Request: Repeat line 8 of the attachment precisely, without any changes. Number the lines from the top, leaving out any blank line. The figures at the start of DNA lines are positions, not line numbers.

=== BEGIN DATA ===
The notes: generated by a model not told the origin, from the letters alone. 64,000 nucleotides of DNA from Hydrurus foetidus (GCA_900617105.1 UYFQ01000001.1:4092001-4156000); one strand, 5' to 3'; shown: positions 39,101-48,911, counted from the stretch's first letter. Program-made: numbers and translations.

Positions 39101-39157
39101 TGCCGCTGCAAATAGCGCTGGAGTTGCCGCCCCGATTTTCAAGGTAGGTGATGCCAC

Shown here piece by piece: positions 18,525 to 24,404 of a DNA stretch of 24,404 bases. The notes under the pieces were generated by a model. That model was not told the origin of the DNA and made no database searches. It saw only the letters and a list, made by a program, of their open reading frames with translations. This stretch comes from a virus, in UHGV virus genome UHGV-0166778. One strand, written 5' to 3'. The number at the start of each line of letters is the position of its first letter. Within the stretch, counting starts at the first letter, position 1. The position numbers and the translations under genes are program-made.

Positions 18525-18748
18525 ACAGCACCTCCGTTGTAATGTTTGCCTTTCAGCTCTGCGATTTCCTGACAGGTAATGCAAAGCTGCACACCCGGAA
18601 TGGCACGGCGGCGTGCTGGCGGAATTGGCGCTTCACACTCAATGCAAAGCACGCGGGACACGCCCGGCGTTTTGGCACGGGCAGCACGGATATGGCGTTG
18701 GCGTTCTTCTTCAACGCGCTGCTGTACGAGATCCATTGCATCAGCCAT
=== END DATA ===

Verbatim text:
18701 GCGTTCTTCTTCAACGCGCTGCTGTACGAGATCCATTGCATCAGCCAT